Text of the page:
In fact, the 2008/09 financial crisis is caused by similar acts called sub-par mortage that is a form of derivatives. Unfortunately for us, the Wall Street Gurus are burning us as well.

    November 25, 2009 at 5:45 am |
  33. Harry

    The primary purpose of the a country's government is to serve the country's people, rather than serve other people of another country. Chinese government should try to benefit the chinese people rather than paying the toll create by the financial crisis that initiate from US. China holds no responsibility for the current economic crisis, therefore it should not pay the price resulted. Also, depreciating Chinese yuan would not help in long term, because capitalist could just relocate its production to a cheaper place like south Asia and Africa.

    Everybody is put pressure to China to make it act in a way that it will harm itself and benefit everybody else. Although I am not a chinese citizen any more but I am happy that the government of my my hometown can stand up the pressure from those countries.

    November 25, 2009 at 7:48 am |
  34. Peter Lee

    Since Fred and many people justifiably raised the issue of piracy, I would like to express my opinion on this. Intellectual property right is a Western concept, it has never existed in Chinese history until recent Western influence. The problem of executing this concept in China is twofold.

    First, the West has not honoured Chinese intellectual property right themselves. Many Chinese inventions, arts and writings such as papers, bombs, powder, compass, artifats, etc. have been stolen by the West at different times, but nobody has paid China for its fair share, not even one cent. If you think this was history, you are wrong. You only need to look at Google's intended on-line library taking many Chinese writings that worth many billions of dollars. Do they pay for the right? No.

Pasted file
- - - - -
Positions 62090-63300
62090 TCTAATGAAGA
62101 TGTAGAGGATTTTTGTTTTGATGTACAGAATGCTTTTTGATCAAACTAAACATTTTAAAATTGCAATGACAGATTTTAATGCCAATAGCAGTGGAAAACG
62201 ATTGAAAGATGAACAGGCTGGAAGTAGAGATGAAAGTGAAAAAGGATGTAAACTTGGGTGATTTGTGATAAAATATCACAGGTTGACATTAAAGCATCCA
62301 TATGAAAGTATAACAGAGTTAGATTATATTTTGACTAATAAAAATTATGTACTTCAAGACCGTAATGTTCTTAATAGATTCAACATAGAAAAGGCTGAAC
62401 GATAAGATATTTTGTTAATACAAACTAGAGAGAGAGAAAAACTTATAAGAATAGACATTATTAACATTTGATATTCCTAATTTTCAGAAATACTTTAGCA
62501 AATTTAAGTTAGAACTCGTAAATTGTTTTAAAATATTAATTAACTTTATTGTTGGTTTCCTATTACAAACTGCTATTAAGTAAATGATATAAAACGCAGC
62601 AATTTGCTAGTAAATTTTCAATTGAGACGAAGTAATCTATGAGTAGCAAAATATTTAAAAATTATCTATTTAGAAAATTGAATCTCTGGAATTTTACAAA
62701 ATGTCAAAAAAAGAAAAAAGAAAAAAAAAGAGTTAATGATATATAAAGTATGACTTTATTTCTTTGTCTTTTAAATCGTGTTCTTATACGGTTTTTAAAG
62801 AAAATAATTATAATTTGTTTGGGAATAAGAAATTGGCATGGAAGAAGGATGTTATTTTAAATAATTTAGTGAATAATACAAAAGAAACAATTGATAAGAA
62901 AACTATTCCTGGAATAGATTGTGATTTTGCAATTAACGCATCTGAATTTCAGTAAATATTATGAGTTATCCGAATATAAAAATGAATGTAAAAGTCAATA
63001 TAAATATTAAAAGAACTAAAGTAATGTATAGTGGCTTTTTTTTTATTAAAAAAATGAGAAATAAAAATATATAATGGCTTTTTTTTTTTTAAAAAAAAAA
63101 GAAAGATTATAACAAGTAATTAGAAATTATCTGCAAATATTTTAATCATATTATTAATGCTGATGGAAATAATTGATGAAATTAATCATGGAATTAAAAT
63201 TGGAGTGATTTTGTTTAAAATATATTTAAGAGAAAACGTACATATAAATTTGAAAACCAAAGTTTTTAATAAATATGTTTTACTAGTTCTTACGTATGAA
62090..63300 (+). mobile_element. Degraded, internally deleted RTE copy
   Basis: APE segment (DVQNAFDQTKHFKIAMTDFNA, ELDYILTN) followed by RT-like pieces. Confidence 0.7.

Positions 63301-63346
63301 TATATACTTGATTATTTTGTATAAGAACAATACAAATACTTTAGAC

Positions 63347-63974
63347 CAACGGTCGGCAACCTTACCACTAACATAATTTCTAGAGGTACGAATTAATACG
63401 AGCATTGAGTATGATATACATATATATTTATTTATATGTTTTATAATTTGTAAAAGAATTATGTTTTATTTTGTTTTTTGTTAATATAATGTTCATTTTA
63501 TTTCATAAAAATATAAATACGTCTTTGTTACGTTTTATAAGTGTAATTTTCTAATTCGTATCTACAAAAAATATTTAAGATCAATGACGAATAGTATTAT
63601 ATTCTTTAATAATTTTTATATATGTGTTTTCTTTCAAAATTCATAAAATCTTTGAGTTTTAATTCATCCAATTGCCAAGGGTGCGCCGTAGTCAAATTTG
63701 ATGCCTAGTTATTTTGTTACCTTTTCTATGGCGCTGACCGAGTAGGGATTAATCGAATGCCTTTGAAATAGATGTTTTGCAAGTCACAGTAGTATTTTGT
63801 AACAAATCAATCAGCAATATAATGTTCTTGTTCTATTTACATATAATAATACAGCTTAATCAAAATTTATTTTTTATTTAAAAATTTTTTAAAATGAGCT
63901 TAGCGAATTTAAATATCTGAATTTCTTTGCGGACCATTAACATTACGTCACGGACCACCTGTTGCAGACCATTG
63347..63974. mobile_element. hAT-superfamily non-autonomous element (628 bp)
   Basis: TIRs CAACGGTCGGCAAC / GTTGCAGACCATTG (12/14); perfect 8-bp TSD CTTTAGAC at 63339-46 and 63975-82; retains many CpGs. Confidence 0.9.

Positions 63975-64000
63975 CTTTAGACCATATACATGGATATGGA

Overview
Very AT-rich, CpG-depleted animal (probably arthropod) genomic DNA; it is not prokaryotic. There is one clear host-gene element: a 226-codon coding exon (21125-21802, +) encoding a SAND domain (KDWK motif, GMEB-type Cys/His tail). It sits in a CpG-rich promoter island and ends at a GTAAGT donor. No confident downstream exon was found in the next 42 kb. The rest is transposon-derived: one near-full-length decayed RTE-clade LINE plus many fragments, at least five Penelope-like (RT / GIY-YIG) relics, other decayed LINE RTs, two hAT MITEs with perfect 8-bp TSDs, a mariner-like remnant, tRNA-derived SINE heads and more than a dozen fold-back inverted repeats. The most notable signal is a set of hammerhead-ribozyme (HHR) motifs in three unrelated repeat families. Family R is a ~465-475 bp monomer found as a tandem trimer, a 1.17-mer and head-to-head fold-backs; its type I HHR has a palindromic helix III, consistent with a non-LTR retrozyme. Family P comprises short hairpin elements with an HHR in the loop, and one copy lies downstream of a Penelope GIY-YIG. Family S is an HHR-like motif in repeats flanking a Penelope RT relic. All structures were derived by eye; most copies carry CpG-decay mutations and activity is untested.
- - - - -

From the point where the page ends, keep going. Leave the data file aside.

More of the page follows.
Secondly, it is nothing to do with any Chinese government. Simply put, it's not a Chinese culture to embrace this concept. It will take a long, long time, if ever, before they could swallow this. You could witness the priacy problem in any part of Greater China or many other Asian countries, even though they have been under Western rules for over a hundred years.

    November 26, 2009 at 12:35 am |
  35. Ron

    To gogo

    You said: "…. The fact is, that most of Chinese people hate their goverment no matter how growth is fast."

    quite the contrary, that most of Chinese people indeed love their GOVERNMENT, love their country.

    November 28, 2009 at 9:40 pm |
  36. Joman

    To gogo

    "…. The fact is, that most of Chinese people hate their goverment no matter how growth is fast."

    Do not hurry to deliver your funny point if you've never been to that great country

    China has 5000 years history. It is a country you can not describe it in one sentence..

    November 30, 2009 at 5:03 am |
  37. James Bond

    Weapons of Mass Destruction?